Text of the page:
Onimusha 2 - Samurai Destiny
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Review of Onimusha 2 - Samurai Destiny
Onimusha 2 is an epic story that blends magical realism with accurate historical accounts of 16th century Feudal Japan. This eagerly awaited sequel includes more expansive environments to explore, new character interactions, enhanced swordplay and over twice the volume of animated movies.
Samurai’s Destiny begins more than a decade after the events in Onimusha: Warlords, when Nobunaga, an infamous Japanese warlord, has brutalized a village. Players take the role of the hero, a young warrior and master of the Yagyu Shinkage sword fighting style, who seeks revenge against Nobunaga and, in true Japanese tradition, to uncover his destiny.
The original Onimusha was probably the main title last year to offer an insight into the true graphical potential of Playstation 2. With its lush CG intro, amazing in-game visuals and lavish finale, this third person perspective epic was a spectacular experience definitely worth checking out.
More than a decade in history has passed since Samanosuke thrust his trusty blade into the demon snake. So rather than dwindle on ancient heroics a new game character, Jubei Yagyu, is introduced via some lengthy opening cinematic scenes that will once again simply blow you away. The best news is that the in-game motion-captured animations look equally as good. In fact I was occasionally caught with my joypad down as cut-scene flowed into gameplay almost seamlessly.
The improved pre-rendered backgrounds are simply jaw-dropping and really do help to create an element of realism to the proceedings. Everything looks sharp and far more refined than the last outing… just wait until you see some of the water effects mid-game. This game really is one pleasure that you should treat your eyes too.
Once again each of the 3D characters’ high quality skin texture, features and facial expressions has been meticulously motion captured, while body movement remains smooth and extremely detailed. The combination of pre-rendered backgrounds and 3D models works to Onimusha 2’s benefit with little choke experienced, although a special attack on some of the more highly detailed bosses (or occasionally when large numbers of enemies squeeze onto the screen at once) does cause brief slowdown, but not enough to affect the outcome of a battle.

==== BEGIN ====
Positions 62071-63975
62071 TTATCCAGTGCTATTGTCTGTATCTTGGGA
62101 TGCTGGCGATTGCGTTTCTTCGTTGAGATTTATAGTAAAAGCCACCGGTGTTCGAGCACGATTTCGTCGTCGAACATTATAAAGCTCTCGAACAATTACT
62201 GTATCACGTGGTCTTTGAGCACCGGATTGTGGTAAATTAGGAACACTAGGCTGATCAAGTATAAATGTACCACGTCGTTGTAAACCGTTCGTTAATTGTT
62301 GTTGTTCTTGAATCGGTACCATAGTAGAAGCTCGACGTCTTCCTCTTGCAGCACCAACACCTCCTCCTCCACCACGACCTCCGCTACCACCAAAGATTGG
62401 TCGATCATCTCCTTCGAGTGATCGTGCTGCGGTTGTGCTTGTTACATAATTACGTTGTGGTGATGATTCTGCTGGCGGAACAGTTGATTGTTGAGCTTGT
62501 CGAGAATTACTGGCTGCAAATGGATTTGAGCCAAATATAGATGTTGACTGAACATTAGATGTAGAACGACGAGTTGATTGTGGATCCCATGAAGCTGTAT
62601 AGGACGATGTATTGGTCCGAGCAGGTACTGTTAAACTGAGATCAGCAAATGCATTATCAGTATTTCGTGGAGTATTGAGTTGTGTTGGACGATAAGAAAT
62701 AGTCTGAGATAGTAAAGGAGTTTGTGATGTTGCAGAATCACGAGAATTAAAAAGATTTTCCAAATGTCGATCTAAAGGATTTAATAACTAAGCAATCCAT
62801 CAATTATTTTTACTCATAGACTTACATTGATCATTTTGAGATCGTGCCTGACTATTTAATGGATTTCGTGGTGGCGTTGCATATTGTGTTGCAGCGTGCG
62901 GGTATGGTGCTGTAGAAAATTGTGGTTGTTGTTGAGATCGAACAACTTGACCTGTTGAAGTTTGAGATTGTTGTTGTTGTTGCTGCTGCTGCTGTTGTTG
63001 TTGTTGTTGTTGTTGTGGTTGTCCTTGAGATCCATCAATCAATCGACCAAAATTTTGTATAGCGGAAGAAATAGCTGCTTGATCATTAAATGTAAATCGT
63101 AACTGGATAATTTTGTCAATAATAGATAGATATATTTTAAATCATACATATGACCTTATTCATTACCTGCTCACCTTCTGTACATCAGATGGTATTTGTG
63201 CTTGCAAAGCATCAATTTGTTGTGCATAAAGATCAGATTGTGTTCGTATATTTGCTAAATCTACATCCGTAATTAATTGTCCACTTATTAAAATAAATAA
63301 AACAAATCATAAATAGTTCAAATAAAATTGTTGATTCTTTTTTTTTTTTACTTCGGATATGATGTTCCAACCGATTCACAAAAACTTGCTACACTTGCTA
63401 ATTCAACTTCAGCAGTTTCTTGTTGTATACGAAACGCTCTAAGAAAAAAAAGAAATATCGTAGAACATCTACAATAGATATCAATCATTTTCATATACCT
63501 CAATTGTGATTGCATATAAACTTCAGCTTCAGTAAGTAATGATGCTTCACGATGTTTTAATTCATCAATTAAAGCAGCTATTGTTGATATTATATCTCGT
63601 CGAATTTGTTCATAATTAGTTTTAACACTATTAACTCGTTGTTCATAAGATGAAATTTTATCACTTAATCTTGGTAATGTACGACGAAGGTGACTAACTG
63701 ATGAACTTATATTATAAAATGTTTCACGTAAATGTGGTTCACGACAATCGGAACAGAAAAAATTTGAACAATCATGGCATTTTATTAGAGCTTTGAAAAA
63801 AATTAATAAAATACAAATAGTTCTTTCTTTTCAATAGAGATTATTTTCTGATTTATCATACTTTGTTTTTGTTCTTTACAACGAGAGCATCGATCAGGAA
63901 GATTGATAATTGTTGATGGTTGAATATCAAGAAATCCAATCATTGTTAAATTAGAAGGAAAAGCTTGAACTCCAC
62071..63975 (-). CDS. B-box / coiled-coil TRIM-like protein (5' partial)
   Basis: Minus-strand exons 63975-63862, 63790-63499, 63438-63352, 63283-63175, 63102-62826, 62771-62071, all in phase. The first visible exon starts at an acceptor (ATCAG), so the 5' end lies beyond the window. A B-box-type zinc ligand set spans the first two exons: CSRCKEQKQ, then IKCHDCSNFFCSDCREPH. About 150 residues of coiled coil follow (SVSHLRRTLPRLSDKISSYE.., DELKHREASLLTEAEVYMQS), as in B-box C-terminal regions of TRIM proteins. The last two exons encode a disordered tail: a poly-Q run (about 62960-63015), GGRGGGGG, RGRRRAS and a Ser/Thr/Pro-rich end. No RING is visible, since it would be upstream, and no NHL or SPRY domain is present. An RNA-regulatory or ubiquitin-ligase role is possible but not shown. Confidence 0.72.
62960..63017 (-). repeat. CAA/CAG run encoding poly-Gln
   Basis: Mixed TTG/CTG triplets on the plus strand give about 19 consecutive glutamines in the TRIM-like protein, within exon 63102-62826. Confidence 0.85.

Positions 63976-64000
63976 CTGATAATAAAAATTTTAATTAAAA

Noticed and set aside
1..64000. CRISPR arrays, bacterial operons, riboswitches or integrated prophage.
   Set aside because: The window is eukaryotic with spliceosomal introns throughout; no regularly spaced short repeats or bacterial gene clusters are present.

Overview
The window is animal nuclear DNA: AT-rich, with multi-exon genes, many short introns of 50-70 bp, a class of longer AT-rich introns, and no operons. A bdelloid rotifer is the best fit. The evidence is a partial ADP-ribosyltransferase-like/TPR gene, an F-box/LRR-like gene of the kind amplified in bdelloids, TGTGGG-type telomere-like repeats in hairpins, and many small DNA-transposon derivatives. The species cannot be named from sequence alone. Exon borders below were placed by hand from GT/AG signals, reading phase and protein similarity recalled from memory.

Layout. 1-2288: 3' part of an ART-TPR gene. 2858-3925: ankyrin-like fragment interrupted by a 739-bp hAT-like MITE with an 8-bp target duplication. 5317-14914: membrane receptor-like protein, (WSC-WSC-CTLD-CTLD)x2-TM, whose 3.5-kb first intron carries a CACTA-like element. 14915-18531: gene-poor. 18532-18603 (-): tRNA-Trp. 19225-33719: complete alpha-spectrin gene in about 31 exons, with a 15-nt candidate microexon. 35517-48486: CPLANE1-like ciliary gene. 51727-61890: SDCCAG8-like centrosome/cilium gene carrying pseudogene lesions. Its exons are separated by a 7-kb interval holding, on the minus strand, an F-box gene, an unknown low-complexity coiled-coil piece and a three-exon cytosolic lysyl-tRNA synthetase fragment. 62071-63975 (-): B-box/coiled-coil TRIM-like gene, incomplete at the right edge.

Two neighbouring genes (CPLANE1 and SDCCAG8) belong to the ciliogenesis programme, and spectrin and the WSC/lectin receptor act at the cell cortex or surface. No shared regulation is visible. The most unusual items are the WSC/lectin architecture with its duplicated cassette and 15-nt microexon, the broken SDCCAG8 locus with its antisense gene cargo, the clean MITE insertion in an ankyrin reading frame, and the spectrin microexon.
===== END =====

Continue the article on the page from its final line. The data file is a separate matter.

The main elements of gameplay have remained faithful to the original, but that also means the lack of analog control. Why we get the Resident Evil configuration, which unfortunately utilizes the d-pad rather than the sticks, I don’t know, but at least it’s familiar. The remaining joypad commands are the same with a button to hack and slash, one to suck up souls, a ‘use’ button, 180°, block and special. Simple… but effective.
Absorbing souls from corpses to regain health and gain ability is essential to survival. When an enemy has been defeated red (enhances weapon), blue (magic) and yellow (health) glowing souls float around the environment for a short time, waiting to be absorbed. It may sound an easy task to press and hold down the button attributed to absorbing these free roaming spirits, however with some enemies regenerating half a dozen times it becomes an almighty balancing act as to when to suck them up and when to fight. Once a save point has been reached these accumulated souls may be shared out among each weapon, eventually enhancing their power threefold. Unfortunately this time around the cost of souls required to upgrade had been almost doubled so expect to constantly revisit enemy locations for hour upon end just to power up to an acceptable level.
New features include the ability to upgrade armor and loot cash from the dead to buy goods in the village. These items may then be offered to one of four warriors, who become controllable should the correct object be handed over. This adds an RPG element to play, which is warmly welcome.
To wrap thing up Onimusha 2 features accurate sound effects, a fitting soundtrack and some expressive voice character acting.
OUR PLEDGE: We promise that we have fully played 'Onimusha 2 - Samurai Destiny' before writing this review. The scores given above are our honest opinion and were not influenced in any way by the manufacturer or distributor of the game.
This review was written by Martin © Absolute PlayStation
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